I hate to say “I told you so,” but as I wrote over two years ago in my blog, The Rewards of Tokenization, allowing Visa and Mastercard to exclusively tokenize their branded payment cards has placed them both in a strong position to dominate the U.S. card market. The partnership of The Clearing House (TCH) and Mastercard on the Secure Token Exchange product announced about a year ago has not yet produced tangible results. And while First Data’s agreement to pilot a tokenization service with Mastercard (which my colleague Tim Sloane wrote about in May 2018), is still in active development, it has not been officially rolled out.
On Wednesday, October 17, 2018 (coincidentally, a year to the day since the TCH-Mastercard partnership was announced), Visa announced it was expanding its Visa Token Service to merchants through 20 partners, including acquirers like CyberSource (which Visa owns), Elavon, Worldpay, and Square, gateways like Adyen, PayPal, and Braintree (which PayPal owns), and technology firms like Giesecke & Devrient and Rambus. On the same day, Mastercard also announced a similar initiative, with acquirers and gateways including Adyen (again), BlueSnap, Digital River, Stripe, Square, and Worldpay (again), plus the participation of two large issuers, Citi and Fifth Third Bank. Bank of America is going to provide “enhanced fraud scoring.” Conspicuous by their absence were several of the top U.S. acquirers, including First Data and its joint ventures with Bank of America Merchant Services and Wells Fargo Merchant Services, Global Payments and its Heartland acquisition, Citi Merchant Services, and Total System Services (TSYS).
Visa and Mastercard’s newly announced tokenization initiatives expand on their original tokenization services, which focused on card issuers. Now they are offering to tokenize card numbers held on file by merchants as part of the EMVCo Secure Remote Commerce (SRC) specification. SRC leverages 3D Secure 2.0 to extend EMV security into the e-commerce realm, the one area that was not addressed by the EMV chip card rollout. That is directly competitive with companies like First Data that already tokenize cards on file. (First Data does this through its TransArmor service.) Visa claims its solution will be interoperable with such solutions. Worldpay is apparently doing the same with its OmniToken product.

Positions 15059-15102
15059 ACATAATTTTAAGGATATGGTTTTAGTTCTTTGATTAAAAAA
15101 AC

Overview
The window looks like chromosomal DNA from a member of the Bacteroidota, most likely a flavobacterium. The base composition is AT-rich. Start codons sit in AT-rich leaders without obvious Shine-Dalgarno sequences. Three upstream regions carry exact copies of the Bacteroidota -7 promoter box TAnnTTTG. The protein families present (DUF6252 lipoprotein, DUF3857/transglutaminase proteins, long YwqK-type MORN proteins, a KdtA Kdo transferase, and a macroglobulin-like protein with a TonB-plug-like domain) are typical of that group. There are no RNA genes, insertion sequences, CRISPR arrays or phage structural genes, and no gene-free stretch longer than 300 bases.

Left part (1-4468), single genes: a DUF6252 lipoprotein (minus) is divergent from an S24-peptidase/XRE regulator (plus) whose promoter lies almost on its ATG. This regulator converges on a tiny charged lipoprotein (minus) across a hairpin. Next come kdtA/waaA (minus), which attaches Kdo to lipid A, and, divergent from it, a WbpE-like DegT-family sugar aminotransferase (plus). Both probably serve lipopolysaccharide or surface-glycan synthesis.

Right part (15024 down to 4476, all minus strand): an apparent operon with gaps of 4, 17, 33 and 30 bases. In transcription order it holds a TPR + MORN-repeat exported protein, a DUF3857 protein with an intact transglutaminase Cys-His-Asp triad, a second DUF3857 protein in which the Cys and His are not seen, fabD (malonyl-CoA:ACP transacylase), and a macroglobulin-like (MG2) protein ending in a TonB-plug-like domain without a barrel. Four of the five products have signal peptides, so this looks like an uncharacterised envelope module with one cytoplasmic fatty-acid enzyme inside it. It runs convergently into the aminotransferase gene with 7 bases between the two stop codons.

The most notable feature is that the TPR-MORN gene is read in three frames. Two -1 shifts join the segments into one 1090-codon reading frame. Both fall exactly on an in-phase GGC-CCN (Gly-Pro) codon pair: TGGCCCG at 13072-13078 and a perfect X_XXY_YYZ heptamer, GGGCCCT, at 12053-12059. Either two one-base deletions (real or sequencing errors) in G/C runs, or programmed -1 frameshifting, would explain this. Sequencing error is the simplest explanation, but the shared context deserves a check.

Note that many questions about Visa’s new card-on-file tokenization remain unanswered:
- Will merchants get on board? Amazon has its own tokenization service, AmazonPay, which relies on having actual card numbers on file, as does its Alexa service. They seem sufficiently confident of their own security that they have so far declined to implement strong authentication technology like 3D Secure. Other merchants may not like the idea of Visa having a window into their payments volume. Having all these acquirers and gateways on board is great, but without broad adoption by merchants, it may not go anywhere. And it is unclear how much incentive these partners really have to push the solution, especially if they already have their own solutions. When I met with one of the acquirers listed in the Visa press release, they were unexpectedly vague about their goals for the program, instead focusing on how their existing solution would continue to be employed for non-EMV cards, like closed loop and private label cards.
- As Tim Sloane asked in a blog post last Friday (October 19), how much will this card-on-file tokenization cost? Visa isn’t making any money on issuer-side tokenization, presumably to build market share, so it may see this as an opportunity to monetize.
- Will this put more urgency into alternative tokenization efforts, or is it too late?
In short, this looks like a smart move for Visa and Mastercard. It leverages their tokenization infrastructure, offers a more standardized approach for card-on-file tokenization, and potentially diversifies their revenue stream, ensuring continued growth even if emerging faster payments networks start to siphon off card transactions. I continue to wonder, though, why there has not been a more concerted attempt to contain Visa and Mastercard’s growing market power, beyond the merchant class-action lawsuits. Visa and Mastercard are clearly taking advantage of a fragmented market to make inroads, and the lack of coordination and cooperation between other market players is giving them a free hand.
Editor’s Note: An earlier version of this article incorrectly stated that First Data’s tokenization partnership with Mastercard had “stalled.” It is still under active development.